Electoral Dysfunction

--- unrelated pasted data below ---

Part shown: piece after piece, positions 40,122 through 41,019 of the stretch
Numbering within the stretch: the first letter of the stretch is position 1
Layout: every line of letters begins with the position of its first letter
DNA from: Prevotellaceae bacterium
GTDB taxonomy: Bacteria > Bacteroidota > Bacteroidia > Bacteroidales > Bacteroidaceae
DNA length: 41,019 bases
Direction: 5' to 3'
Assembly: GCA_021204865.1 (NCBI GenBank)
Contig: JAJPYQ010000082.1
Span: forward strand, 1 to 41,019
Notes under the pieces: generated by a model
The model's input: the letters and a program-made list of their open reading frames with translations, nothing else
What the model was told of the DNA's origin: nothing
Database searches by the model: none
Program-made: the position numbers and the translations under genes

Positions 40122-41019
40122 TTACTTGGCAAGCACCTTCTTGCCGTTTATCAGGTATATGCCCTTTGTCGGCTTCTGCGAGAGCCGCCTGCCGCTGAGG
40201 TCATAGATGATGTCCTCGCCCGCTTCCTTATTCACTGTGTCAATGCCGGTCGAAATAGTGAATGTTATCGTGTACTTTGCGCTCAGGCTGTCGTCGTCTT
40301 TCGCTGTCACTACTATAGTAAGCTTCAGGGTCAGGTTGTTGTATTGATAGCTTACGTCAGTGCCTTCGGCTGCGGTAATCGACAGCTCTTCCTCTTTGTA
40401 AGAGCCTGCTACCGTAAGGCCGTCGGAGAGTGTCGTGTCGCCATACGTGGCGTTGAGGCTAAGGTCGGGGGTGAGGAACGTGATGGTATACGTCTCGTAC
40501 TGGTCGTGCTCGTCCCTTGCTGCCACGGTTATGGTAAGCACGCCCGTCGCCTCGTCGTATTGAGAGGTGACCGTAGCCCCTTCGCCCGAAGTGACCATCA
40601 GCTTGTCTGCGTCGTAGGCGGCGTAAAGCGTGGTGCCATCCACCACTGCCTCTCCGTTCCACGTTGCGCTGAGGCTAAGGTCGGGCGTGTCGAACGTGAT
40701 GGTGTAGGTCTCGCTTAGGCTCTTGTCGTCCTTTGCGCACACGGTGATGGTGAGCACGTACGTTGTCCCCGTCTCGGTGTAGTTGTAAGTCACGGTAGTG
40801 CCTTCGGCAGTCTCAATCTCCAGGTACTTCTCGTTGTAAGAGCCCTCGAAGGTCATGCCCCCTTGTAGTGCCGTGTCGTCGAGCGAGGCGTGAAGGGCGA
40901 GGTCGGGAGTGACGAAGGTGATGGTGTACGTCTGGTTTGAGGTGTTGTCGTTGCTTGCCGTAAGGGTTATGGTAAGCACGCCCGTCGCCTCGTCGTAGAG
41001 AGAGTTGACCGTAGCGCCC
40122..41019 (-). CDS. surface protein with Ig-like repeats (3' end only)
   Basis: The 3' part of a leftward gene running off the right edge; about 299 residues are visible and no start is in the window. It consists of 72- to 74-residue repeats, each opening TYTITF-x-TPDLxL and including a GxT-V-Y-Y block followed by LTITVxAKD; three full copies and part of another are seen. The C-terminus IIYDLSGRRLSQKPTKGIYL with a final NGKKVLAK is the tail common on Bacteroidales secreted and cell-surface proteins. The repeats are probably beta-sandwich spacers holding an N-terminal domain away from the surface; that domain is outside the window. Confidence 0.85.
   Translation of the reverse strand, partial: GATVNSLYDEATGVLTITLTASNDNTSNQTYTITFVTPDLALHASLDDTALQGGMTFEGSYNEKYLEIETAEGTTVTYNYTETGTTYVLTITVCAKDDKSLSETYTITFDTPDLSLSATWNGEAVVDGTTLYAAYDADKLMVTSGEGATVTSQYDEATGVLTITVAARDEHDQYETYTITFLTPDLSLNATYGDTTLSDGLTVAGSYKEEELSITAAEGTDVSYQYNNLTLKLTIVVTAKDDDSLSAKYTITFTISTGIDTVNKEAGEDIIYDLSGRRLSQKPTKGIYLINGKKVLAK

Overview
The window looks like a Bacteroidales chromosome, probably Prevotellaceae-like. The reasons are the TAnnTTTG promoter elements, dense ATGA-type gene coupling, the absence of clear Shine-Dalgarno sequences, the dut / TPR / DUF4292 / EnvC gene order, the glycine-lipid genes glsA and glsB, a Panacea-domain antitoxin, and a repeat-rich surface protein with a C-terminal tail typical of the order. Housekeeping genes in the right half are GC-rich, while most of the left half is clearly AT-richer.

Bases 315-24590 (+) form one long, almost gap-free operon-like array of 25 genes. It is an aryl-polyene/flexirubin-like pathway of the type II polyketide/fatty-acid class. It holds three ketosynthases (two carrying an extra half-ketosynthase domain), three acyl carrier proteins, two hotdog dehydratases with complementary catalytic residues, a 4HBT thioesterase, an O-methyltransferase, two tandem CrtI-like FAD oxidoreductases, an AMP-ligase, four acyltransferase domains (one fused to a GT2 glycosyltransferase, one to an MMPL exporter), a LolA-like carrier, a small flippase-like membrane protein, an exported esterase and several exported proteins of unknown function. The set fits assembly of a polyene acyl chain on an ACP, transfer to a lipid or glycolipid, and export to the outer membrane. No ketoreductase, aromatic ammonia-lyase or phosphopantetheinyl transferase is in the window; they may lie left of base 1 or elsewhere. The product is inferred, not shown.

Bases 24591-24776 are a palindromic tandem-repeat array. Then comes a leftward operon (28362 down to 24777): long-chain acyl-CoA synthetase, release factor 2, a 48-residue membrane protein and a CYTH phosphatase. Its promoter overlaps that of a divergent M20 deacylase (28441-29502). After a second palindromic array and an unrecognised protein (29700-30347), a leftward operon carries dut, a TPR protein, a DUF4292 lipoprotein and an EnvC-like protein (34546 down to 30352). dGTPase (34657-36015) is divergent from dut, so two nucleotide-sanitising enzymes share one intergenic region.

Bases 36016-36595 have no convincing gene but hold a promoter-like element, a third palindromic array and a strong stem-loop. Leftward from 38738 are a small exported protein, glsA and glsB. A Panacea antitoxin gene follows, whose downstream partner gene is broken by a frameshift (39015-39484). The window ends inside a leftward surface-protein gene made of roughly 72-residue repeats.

Just in time for November’s Obama-Romney showdown comes Electoral Dysfunction, a documentary by comedian Mo Rocca about voting registration that’s timely in subject matter, if not actual time frame. Set during the ’08 presidential election, Rocca’s film lays out the basics of contemporary American voting through cartoons and a wannabe-funny trip to an elementary school classroom—stunts that speak down to his audience in a way that alienates far more than it informs. Mercifully, such juvenilia takes a backseat once Rocca travels to Indiana to detail the nitty-gritty of Republican and Democratic get-out-the-vote campaigns, which are focused on a litany of strategic maneuvers—involving absentee ballots, voter ID requirements, inconsistent ballot designs, and potential fraudulent registrations—that expose the process as severely politicized and hopelessly incoherent. Unfortunately, despite being a hotly contested battleground state, Indiana proves a dramatically inert case study, and a broader conversation on the antiquated nature of the electoral college is similarly listless. More puzzling still, Rocca never decides whether he wants to tackle these issues with serious reportage or tongue-in-cheek comedy, the result being a film that, devoid of both laugh-out-loud humor and the righteous indignation that characterizes most agitprop efforts, winds up being just a voting-for-dummies primer.

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